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A morning roundup of news, opinion, and links from City Paper and around the District. Send tips and ideas to citydesk@washingtoncitypaper.com.

As college students finish their first semester under President Donald Trump, some are left with an unmet request: for their universities to declare themselves sanctuary campuses. Across the nation, students started a sanctuary campus movement in the days after Trump’s election. Their goal is to protect students living with unresolved migratory statuses by reducing university collaboration with immigration officials. Here’s what’s happening at D.C.-area schools.


  • Noose found at a house under construction in Southeast D.C. [WTOP, WUSA9, ABC7]

  • Former D.C. elementary teacher admits to sexually abusing six children. [NBC4, Post]

  • The Obamas and Ivanka cause major parking issues in Kalorama. [Post]

  • SafeTrack is coming to an end, and Metro is calling it a success. [WAMU]

  • On whether the pre-K boom is an opportunity to end school segregation. [Post]

  • Expect on-and-off showers, low-to-high 70s this week. [Post, ABC7]

  • And yes, May was cooler than usual this year. [Post]

  • Security is up at the British Embassy in D.C. [NBC4]

  • Birthday party host is arrested after noise complaint in fancy Barnaby Woods. [Post]

  • The National Cathedral went orange for gun violence awareness on Friday. [FOX5]

  • Two flood-prone Northwest neighborhoods get a fix. [NBC4]

  • A brief history of Cleveland Park’s iconic strip mall. [GGW]

  • House fire guts a pastor’s home in Northeast D.C. [ABC7]

  • Hundreds of teen girls meet at Howard for an empowerment conference. [WAMU]

  • Five teen girls went missing from all four quadrants last week. [WUSA9, WUSA9, WUSA9, WUSA9, WUSA9]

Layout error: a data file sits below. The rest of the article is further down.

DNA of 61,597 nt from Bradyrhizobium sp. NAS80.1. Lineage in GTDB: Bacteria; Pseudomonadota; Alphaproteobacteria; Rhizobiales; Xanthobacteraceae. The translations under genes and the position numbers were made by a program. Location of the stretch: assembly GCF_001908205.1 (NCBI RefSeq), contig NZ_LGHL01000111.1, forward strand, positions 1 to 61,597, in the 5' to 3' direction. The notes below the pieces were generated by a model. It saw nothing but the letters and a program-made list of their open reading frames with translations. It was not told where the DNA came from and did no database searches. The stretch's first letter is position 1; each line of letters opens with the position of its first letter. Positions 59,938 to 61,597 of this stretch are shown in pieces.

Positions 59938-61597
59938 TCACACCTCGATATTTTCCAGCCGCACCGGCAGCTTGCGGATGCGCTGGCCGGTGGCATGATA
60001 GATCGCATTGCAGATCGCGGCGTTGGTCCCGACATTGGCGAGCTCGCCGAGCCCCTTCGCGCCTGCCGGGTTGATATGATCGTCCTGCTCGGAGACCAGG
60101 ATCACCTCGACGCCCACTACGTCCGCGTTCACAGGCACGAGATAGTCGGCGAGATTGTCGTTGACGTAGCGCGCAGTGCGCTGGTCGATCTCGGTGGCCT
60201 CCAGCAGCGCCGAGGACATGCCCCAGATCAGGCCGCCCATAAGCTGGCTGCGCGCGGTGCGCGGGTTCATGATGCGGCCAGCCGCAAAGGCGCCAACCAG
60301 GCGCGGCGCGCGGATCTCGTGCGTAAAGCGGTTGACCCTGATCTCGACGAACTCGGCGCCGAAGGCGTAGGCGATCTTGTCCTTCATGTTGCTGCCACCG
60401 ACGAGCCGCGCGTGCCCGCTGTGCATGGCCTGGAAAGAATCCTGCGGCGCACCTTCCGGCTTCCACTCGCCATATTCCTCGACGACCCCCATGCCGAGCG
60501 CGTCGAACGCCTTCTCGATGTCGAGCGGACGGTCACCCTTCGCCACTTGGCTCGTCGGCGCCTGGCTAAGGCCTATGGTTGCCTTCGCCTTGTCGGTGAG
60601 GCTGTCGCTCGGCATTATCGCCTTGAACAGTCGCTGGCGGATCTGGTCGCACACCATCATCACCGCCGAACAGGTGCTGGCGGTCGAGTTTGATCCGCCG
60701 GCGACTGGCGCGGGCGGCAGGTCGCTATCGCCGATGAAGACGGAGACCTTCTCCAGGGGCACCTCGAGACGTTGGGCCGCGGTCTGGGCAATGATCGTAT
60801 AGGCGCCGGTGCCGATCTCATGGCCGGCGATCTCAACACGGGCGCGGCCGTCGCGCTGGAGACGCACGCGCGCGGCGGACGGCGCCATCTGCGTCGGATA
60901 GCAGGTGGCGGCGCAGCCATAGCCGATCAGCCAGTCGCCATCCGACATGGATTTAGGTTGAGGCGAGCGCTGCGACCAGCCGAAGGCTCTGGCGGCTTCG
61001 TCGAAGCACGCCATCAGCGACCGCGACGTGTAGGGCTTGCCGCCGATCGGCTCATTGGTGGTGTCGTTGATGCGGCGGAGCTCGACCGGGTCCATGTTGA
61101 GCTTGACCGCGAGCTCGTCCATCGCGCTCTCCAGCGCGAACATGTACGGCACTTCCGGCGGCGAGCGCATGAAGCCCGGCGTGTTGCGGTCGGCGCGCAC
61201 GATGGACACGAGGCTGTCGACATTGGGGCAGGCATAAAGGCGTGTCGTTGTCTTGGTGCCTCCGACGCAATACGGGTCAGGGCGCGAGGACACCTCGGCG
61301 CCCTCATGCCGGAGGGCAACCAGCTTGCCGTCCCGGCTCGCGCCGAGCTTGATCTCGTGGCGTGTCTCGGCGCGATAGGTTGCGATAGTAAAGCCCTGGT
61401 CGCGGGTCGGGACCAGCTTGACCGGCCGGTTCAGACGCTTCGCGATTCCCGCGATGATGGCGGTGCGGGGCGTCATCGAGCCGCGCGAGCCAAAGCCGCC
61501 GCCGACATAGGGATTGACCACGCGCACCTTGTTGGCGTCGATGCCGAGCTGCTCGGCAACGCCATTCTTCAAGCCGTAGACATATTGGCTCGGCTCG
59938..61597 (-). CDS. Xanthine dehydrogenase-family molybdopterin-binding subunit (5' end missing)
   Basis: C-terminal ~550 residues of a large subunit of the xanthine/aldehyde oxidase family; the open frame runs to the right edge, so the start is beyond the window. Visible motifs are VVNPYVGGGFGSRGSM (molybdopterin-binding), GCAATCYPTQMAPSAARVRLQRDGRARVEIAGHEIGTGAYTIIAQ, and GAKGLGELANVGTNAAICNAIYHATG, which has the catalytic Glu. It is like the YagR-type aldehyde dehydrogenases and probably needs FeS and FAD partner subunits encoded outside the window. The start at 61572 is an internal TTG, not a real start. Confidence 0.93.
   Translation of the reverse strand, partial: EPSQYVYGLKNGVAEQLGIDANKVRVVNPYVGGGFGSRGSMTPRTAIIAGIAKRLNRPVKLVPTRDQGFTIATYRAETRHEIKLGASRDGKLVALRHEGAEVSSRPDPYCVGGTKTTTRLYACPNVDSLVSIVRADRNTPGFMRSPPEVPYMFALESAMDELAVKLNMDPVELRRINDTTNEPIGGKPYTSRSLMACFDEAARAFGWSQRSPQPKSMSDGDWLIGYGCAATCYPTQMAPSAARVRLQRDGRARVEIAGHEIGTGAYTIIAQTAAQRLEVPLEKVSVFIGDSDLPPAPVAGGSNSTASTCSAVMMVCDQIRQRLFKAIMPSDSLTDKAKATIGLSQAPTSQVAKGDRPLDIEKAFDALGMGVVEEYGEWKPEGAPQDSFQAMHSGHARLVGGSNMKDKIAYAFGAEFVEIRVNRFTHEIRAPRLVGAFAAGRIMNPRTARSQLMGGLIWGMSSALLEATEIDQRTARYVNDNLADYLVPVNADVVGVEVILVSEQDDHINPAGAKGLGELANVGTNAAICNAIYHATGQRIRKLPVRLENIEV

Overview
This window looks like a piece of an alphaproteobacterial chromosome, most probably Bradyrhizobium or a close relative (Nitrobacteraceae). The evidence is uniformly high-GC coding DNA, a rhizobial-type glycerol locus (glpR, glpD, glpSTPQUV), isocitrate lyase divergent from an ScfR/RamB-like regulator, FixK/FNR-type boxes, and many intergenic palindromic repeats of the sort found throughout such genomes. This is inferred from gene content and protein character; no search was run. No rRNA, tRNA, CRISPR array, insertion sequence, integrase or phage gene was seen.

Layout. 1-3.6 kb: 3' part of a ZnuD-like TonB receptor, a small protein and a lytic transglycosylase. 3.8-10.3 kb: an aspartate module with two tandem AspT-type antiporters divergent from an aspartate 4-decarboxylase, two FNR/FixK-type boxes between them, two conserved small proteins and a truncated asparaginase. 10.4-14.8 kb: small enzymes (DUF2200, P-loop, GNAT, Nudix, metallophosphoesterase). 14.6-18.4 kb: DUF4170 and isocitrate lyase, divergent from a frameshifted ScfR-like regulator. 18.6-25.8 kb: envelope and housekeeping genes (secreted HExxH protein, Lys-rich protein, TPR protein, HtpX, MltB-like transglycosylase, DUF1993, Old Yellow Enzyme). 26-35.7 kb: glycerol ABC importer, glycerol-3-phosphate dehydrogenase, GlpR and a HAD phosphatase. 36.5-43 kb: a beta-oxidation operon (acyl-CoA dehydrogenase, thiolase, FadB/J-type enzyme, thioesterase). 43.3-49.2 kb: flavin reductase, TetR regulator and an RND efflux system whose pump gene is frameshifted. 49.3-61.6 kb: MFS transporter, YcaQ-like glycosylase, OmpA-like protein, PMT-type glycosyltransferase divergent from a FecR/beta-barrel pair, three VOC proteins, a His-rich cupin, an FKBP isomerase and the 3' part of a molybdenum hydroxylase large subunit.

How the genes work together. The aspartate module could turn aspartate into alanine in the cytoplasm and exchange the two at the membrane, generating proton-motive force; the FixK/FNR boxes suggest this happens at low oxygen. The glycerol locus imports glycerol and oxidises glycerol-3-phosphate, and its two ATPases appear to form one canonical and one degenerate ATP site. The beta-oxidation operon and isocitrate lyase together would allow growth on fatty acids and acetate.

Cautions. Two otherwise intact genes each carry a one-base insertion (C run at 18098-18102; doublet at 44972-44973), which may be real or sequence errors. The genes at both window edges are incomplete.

LOOSE LIPS LINKS, by Jeffrey Anderson (tips? jeff.anderson@washingtoncitypaper.com)

  • MPD officers are on videotape handcuffing unarmed ANC commissioner. [NBC4]

  • ICYMI: Post echoes WCP in editorial calling Eric Payne settlement an end to “disgraceful persecution.” [Post]

  • Bowser says D.C. will stand up to hate crime. [Times, NBC4, WUSA9]

  • Protesters want monument to the founder of D.C.’s NFL team gone. [WUSA9]

  • An oral history of Marion Barry debuts at the Wilson Building. [AP, NBC4]

  • Dueling protests over withdrawal from climate pact. [Politico]

  • Bowserguides tour of Washington monuments. [WBJ]

  • How gentrification created and shaped NoMa. [D.C. Policy Center] 

ARTS LINKS, by Matt Cohen (tips? mcohen@washingtoncitypaper.com)

  • Rick Foucheux wraps up a 35-year career in Avant Bard’s King Lear. [WCP]

  • The best art exhibits for the summer in the D.C. area. [Post]

  • A new art venue, ARTECHOUSE, launches new venue near L’Enfant Plaza. [DCist]

  • The owls are not what they seem: David Lynch is opening a meditation center in Capitol Hill. [Washingtonian]

  • Meet Ivakota, D.C.’s newest recording studio. [DC Music Download]

  • Muhammad Ali, Harriet Tubman, and Prince are going up on the Ben’s Chili Bowl wall. [Post]

 YOUNG & HUNGRY LINKS, by Laura Hayes (tips? lhayes@washingtoncitypaper.com)

  • We’re naming cocktails after possums now. [WCP]

  • Ray’s Hell Burger owner wants bankruptcy court to let him out of his Arlington lease. [WBJ]

  • Critic Tom Sietsema is not a fan ofHen Quarter. [Post]

  • Where local nutritionists dine out and what they order. [DC Refined]

  • Must-try noodle dishes including soft-shell crab pad Thai. [Bethesda Mag]

  • A Pride food and drink guide from a D.C. drag queen. [Edible DC]

 HOUSING COMPLEX LINKS, by Andrew Giambrone (tips? agiambrone@washingtoncitypaper.com)

  • The case for letting an Apple Store locate in D.C.’s historic Carnegie Library. [CityLab]

  • More than 3,200 residential units are planned across projects in Southwest. [UrbanTurf]

  • Black Cat on 14th Street NW to expand to third floor and lease ground floor. [UrbanTurf]

  • The Southwest Wharf development’s inaugural park has opened. (It’s 3.5 acres.) [WBJ]

  • Architectural heft: four D.C. area homes designed by Frank Lloyd Wright. [Curbed DC]

  • D.C. house-flipping company and contractor defend work after wall collapse. [WCP]

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